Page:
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Brow Lift

A brow lift is a procedure can restore a more youthful appearance and rejuvenate a person’s expression by creating a more youthful contour to the upper part of the face.  The eyes and forehead communicate our emotions.  And with aging a sagging or heavy brow can create the appearance of being tired or unhappy.

A brow lift can rejuvenate a person’s expression by creating a more youthful contour to the upper part of the face.  A patient can appear more refreshed, eyes appear brighter and often a more welcoming countenance is created.


The shape and position of the brows are assessed, as they relate to the upper eyelid
and the orbital rim. Classically, the eyebrow should lie slightly above the bony rim of
the orbit arching gently upward and peaking somewhere between the edge of the iris
and the corner of the eye and then finishing slightly downward. This can vary
somewhat depending on the individual, their genetics, and their bone structure but is
a fairly consistent structure.

The position and the shape of the hairline is a major contributor to the decisions that
are made regarding the best technique and the incisions placements.

The severity of the wrinkles and their location will determine what will need to be
done to the underlying muscles to achieve the best result.


There are various approaches to relocating the brow into its proper position. The
nature of the problem, the amount of brow drop, the number of wrinkles, and the
location of the hair line will determine the optimum technique.

There are three basic types of brow lifts which relate to the location of the incision.
The classic approach is the Coronal Brow Lift in which the incision is above the
hairline from one ear to the other. This is the most powerful operation of the three,
giving excellent exposure and control over the positioning of the brow and softening
of the wrinkles. It is best for those with low hairlines and a lot of wrinkling and brow
drooping. It is also best for those with asymmetry between eyes. The downside to this
is a longer incision and possible numbness in the scalp behind the incision.

A modification of the coronal brow lift is the Pretrichial Brow Lift, where the incision is
placed in the frontal hairline and then hidden in the temporal hair along the sides. It is
equally powerful, but it is best for those with higher hairlines who would potentially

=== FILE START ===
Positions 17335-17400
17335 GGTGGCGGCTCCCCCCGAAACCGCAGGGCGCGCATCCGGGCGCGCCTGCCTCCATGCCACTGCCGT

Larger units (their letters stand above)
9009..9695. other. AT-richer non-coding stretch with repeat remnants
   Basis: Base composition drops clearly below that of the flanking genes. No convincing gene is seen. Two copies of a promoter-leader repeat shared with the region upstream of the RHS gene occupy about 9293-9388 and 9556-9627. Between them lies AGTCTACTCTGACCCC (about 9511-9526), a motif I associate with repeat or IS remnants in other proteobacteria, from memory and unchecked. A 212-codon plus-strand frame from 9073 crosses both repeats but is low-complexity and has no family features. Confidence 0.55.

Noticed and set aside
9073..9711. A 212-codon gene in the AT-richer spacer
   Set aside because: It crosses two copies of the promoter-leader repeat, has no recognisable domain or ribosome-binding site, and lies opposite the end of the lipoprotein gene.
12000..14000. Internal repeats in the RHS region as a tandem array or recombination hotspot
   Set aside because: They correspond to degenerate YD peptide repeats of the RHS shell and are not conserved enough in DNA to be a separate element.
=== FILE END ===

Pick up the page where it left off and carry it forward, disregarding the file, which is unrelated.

end up with their hairline too high on the head. The hairline incision needs to be
blended well, as it can be visible when the hair is pulled back.

The third approach is the Endoscopic Brow Lift. The incision is the same as the other
two procedures in the temporal hair, but is broken up into three smaller incisions in
the frontal hair. The skin is elevated and released with the assistance of an endoscope
through which the muscles can be manipulated to improve forehead lines. Once this
has been accomplished, the scalp is repositioned to lift the brow and secure it in
place. This is best for patients who do not have an excessive amount of brow droop or
asymmetries between their brow position, but still require improvement in this area to
get the best result. It is not as powerful as the open approach brow lift operations, but
it avoids scalp numbness, a shorter incision, and no hair removal in the frontal area.


As with all surgical procedures, healing is a gradual process which can be divided into
three stages. The initial phase of healing is primarily related to the level of bruising
and swelling you develop in the first few days. Minimization these two issues will
expedite your early recovery, so that you are presentable as soon as possible. This
typically takes one to two weeks.

After this the middle of the recovery is entered where your incisions will begin to fade,
residual swelling will diminish, and the skin will settle. You will notice gradual
improvement and a return to normal between two to six weeks. This part usually goes
unnoticed by the casual observer.

The final phase will take place over the remaining six months where the most subtle
changes will take place.


The most common problem, though rare, is related to unexpected bleeding in the
immediate postoperative period (first 24 hours). Blood can accumulate beneath the
skin putting stress on the incision and must be addressed as soon as possible. Drains
are usually placed along with a compression dressing to help prevent this from

The more serious potential complications are injury to nerves in the brow that control
either sensation of the skin or motion of the eye brow. This can be due to heat from
cautery, stretch from surgical manipulation, or direct injury. Most nerve injuries are
temporary, but can take several months to recover.

Hair loss in the area of the incision is a potential problem which can create a more
noticeable scar. It is not uncommon for some loss initially from the stress on the hair
follicles in the area, but this typically recovers in three to six months. After this time,
any permanent hair loss would have to be addressed with surgical procedures.

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